Data from field surveys are discussed that measured the evolution of coastal residents' risk perceptions and preparation plans as two hurricanes, Isaac and Sandy, approached the United States during the 2012 hurricane season. Surveyed residents overestimated the probability that their homes would be affected by hurricane-force winds, but then they displayed limited degrees of concern over this prospect. These residents also underestimated the threat posed by flooding, including people living adjacent to water areas. The surveys revealed that residents nevertheless had a higher awareness of a storm's maximum winds rather than flood potential. Specifically, when respondents were asked to report what they believed Isaac's and Sandy's maximum winds and predicted maximum storm surges to be, respondents were much better at the former than the latter. What was particularly notable was that the tendency to underestimate the relative threat posed by water in Isaac and Sandy even among those for whom the threat should have been most salient.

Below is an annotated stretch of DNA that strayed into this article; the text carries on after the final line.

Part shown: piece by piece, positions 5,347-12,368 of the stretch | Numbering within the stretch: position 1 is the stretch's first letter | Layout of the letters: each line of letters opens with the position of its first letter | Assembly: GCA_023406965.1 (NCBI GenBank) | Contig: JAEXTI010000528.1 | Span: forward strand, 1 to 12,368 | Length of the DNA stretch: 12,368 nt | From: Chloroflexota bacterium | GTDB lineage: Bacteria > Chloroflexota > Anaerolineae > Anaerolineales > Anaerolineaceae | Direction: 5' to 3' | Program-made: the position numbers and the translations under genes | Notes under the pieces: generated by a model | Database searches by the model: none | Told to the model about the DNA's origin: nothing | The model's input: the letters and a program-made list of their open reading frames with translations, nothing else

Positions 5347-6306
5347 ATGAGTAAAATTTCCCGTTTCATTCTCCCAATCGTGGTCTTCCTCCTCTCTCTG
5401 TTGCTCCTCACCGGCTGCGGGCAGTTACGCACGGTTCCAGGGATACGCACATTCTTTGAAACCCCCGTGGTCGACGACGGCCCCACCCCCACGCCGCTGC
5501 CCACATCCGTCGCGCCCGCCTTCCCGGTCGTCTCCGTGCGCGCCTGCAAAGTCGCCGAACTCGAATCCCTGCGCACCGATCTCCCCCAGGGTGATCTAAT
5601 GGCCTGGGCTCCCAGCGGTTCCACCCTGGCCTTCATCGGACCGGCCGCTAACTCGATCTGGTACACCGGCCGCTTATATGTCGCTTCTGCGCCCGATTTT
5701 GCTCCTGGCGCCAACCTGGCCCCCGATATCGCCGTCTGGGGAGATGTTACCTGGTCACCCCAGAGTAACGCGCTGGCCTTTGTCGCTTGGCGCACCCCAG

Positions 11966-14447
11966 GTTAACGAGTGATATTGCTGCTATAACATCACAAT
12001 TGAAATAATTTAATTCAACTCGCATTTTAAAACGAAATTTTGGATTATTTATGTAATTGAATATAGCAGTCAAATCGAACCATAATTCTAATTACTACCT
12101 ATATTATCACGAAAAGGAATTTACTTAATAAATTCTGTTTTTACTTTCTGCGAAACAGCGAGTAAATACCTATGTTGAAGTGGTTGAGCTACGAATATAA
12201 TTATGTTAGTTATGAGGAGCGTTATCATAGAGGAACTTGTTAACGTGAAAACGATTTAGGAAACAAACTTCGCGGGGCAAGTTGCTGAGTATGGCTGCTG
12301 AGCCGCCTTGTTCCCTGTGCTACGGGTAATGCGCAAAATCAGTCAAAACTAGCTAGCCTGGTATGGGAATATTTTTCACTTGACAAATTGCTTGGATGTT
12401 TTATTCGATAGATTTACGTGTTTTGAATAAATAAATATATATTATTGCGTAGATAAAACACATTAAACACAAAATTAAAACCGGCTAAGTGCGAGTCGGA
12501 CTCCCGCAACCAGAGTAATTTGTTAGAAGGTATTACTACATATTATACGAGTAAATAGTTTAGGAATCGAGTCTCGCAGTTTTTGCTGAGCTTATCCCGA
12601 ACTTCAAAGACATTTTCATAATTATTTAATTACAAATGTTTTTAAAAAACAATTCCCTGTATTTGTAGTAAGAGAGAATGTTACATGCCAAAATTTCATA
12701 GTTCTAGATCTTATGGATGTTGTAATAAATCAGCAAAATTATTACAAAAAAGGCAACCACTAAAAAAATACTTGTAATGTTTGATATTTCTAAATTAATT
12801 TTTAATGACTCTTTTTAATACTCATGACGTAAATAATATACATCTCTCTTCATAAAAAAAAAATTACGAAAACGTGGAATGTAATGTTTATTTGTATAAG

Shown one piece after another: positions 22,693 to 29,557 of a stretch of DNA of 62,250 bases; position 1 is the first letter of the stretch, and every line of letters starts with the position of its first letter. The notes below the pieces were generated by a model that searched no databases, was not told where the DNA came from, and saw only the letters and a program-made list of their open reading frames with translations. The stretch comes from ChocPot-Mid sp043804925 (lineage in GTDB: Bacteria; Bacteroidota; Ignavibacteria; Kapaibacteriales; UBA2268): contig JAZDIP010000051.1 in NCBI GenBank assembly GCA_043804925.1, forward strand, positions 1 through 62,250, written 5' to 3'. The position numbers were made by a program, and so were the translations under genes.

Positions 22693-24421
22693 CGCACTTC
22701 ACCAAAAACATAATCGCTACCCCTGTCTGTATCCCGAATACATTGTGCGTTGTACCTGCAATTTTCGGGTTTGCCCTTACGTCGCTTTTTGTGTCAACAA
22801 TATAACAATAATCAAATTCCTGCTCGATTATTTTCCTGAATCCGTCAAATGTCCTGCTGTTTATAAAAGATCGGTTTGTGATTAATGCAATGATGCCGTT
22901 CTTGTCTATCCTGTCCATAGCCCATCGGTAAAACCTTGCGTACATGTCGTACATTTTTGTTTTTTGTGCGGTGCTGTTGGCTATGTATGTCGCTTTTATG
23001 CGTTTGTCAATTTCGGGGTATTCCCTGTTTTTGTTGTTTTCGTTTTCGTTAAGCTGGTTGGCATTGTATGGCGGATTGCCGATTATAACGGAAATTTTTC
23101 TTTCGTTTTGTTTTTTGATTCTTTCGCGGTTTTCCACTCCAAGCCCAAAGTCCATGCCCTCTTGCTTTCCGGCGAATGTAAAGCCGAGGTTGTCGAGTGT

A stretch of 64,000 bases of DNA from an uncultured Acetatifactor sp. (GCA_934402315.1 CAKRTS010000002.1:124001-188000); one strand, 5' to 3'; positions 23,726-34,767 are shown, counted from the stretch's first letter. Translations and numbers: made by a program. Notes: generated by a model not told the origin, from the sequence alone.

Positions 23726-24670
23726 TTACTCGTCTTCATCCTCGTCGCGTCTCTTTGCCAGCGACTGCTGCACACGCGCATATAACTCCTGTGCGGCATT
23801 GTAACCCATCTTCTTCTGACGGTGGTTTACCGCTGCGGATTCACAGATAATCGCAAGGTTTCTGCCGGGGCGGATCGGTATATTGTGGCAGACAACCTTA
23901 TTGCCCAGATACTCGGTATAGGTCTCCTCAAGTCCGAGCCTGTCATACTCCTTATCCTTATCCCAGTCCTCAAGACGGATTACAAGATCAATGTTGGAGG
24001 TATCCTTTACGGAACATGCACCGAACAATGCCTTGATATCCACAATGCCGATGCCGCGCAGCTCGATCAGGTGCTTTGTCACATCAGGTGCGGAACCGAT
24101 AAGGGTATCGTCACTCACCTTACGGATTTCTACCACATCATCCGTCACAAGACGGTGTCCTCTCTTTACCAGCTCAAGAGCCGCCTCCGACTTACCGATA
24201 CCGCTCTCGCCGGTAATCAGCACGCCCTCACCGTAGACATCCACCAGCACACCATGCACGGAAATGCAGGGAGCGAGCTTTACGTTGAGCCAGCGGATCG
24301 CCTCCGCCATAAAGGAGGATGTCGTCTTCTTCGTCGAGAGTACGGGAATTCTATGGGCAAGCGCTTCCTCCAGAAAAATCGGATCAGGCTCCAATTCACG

ASJC Scopus subject areas
- Atmospheric Science